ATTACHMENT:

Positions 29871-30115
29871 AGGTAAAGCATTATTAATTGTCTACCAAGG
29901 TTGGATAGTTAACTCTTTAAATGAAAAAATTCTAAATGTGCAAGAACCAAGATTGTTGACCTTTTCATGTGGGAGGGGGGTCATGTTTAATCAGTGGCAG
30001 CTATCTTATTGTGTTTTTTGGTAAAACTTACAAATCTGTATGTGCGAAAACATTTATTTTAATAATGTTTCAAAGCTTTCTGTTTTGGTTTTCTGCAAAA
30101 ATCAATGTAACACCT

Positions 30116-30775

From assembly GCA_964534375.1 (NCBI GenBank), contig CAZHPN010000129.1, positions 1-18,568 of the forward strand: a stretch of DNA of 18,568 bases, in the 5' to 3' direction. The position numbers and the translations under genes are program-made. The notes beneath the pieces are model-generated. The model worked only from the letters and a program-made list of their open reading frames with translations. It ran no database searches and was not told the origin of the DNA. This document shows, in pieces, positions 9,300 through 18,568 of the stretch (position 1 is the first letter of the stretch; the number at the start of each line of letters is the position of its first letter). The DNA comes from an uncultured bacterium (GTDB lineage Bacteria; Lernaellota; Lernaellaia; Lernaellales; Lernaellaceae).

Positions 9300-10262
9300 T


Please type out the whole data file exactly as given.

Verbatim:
Positions 29871-30115
29871 AGGTAAAGCATTATTAATTGTCTACCAAGG
29901 TTGGATAGTTAACTCTTTAAATGAAAAAATTCTAAATGTGCAAGAACCAAGATTGTTGACCTTTTCATGTGGGAGGGGGGTCATGTTTAATCAGTGGCAG
30001 CTATCTTATTGTGTTTTTTGGTAAAACTTACAAATCTGTATGTGCGAAAACATTTATTTTAATAATGTTTCAAAGCTTTCTGTTTTGGTTTTCTGCAAAA
30101 ATCAATGTAACACCT

Positions 30116-30775

From assembly GCA_964534375.1 (NCBI GenBank), contig CAZHPN010000129.1, positions 1-18,568 of the forward strand: a stretch of DNA of 18,568 bases, in the 5' to 3' direction. The position numbers and the translations under genes are program-made. The notes beneath the pieces are model-generated. The model worked only from the letters and a program-made list of their open reading frames with translations. It ran no database searches and was not told the origin of the DNA. This document shows, in pieces, positions 9,300 through 18,568 of the stretch (position 1 is the first letter of the stretch; the number at the start of each line of letters is the position of its first letter). The DNA comes from an uncultured bacterium (GTDB lineage Bacteria; Lernaellota; Lernaellaia; Lernaellales; Lernaellaceae).

Positions 9300-10262
9300 T